There may be a situation where, to regain custody of your child, you need to terminate guardianship. For instance, if grandparents can tell the child is not in a healthy environment because the parents are having marital problems or a parent is having substance abuse problems, the grandparents may request guardianship of the child. If the grandparents obtain guardianship, they will be able to make all the decisions in the child’s life. Then, if the parents find themselves in a stable relationship or with their substance abuse problem taken care of, they will want guardianship back. Then the parents will request a termination of guardianship.
In such situations, the parents cannot just take the children back and be the legal guardians again. Guardianship is terminated when one of these things happen:
- The child turns 18
- The child is adopted, marries, enters the military, or is declared an adult by court order
- The child dies before turning 18
- The court ends the guardianship
The first 3 things end the guardianship automatically. The last item requires a court order. Also, The party with guardianship to agree to terminate their own guardianship. If the guardian wants to resign, they have to show it would be in the child’s best interests to do so, and the court will appoint a new guardian. Guardianship can be terminated by the child if they are 12 years of age or older, the parents of the child, or the guardian. When appointing a new guardian, the court will consider:
- The child’s best interests. The person asking for termination of guardianship has to be able to prove that is in the best interests of the child.
- If the parent wants the child to live with them again, they will be asked to prove they have a stable place to live, they have a steady income, they are “fit” to be a parent, and that they can provide a good home for the child.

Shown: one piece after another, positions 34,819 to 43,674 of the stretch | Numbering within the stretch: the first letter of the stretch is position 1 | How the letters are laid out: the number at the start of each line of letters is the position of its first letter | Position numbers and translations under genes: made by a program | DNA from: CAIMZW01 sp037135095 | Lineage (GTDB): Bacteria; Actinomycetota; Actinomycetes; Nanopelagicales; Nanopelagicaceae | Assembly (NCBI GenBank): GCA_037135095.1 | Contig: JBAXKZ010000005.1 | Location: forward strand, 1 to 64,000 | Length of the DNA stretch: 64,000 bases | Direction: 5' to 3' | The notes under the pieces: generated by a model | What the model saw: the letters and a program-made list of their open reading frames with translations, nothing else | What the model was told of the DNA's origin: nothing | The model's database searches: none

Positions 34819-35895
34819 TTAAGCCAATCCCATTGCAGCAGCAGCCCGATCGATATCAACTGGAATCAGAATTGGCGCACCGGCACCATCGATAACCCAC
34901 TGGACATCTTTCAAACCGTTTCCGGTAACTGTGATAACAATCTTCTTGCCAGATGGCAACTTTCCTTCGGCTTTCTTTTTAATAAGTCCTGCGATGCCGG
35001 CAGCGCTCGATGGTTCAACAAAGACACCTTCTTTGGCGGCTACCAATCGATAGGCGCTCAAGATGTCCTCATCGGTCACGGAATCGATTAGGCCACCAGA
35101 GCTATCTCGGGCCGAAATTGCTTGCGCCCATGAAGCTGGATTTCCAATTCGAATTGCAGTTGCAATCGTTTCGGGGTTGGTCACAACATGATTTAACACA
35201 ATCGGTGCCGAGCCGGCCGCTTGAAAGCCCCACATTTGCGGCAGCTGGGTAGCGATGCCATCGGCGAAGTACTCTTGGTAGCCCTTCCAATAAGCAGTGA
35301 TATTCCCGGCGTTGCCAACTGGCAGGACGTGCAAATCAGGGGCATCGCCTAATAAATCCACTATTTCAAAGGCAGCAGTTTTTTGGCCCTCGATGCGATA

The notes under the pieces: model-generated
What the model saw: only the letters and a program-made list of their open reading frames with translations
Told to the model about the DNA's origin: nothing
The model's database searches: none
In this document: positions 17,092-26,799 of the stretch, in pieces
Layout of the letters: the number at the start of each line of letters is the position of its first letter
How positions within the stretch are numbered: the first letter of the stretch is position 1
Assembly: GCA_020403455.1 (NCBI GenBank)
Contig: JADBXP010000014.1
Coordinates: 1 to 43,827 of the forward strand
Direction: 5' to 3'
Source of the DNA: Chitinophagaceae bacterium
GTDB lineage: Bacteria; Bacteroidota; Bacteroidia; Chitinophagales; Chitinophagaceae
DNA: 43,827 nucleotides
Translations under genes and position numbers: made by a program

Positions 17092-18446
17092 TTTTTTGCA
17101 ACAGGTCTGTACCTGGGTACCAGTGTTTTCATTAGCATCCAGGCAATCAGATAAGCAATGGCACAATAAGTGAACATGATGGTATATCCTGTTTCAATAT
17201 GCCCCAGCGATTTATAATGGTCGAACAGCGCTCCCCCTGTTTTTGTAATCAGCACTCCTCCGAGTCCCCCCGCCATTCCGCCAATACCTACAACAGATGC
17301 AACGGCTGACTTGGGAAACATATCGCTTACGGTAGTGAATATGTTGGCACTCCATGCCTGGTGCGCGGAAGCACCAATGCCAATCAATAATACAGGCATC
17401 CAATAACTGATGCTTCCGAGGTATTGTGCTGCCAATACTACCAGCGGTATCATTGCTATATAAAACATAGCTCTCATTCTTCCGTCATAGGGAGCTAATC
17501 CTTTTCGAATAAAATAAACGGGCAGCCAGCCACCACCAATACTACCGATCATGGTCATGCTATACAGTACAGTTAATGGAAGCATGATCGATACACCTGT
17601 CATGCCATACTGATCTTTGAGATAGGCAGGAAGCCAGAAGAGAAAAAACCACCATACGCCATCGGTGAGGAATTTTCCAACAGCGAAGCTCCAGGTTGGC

- If the child is 12 years or older, the court will want to know where they wish to live.
Before you can terminate a guardianship, you will have to go through a rigorous process with a lot of forms, and it would be helpful for you to ask an attorney for help. If you are trying to end a guardianship to gain custody of your child, it may be helpful to show the court the following:
- Your situation has changed in a positive way
- You are now able to provide for the child’s daily needs, such as food, clothing, shelter, child care, education, and medical care.
- You have the physical and emotional ability to care for the child by providing supervision, guidance, instructions, and appropriate discipline.
- You have made plans for your family, for the immediate future and for later, that will benefit the child.
- You have supported the child on your own account, even if the court has not ordered you to do so.
- You visit the child on a regular basis, without a court order.
- You are financially stable and working regularly at a job that provides sufficient income to support your family, and you have not had any recent evictions or creditor problems.
- You have frequent contact and good relationships with family members, friends, school, and church or community organizations.
- If you have not been able to work, you have gotten assistance, such as food stamps, to support your family until you can work.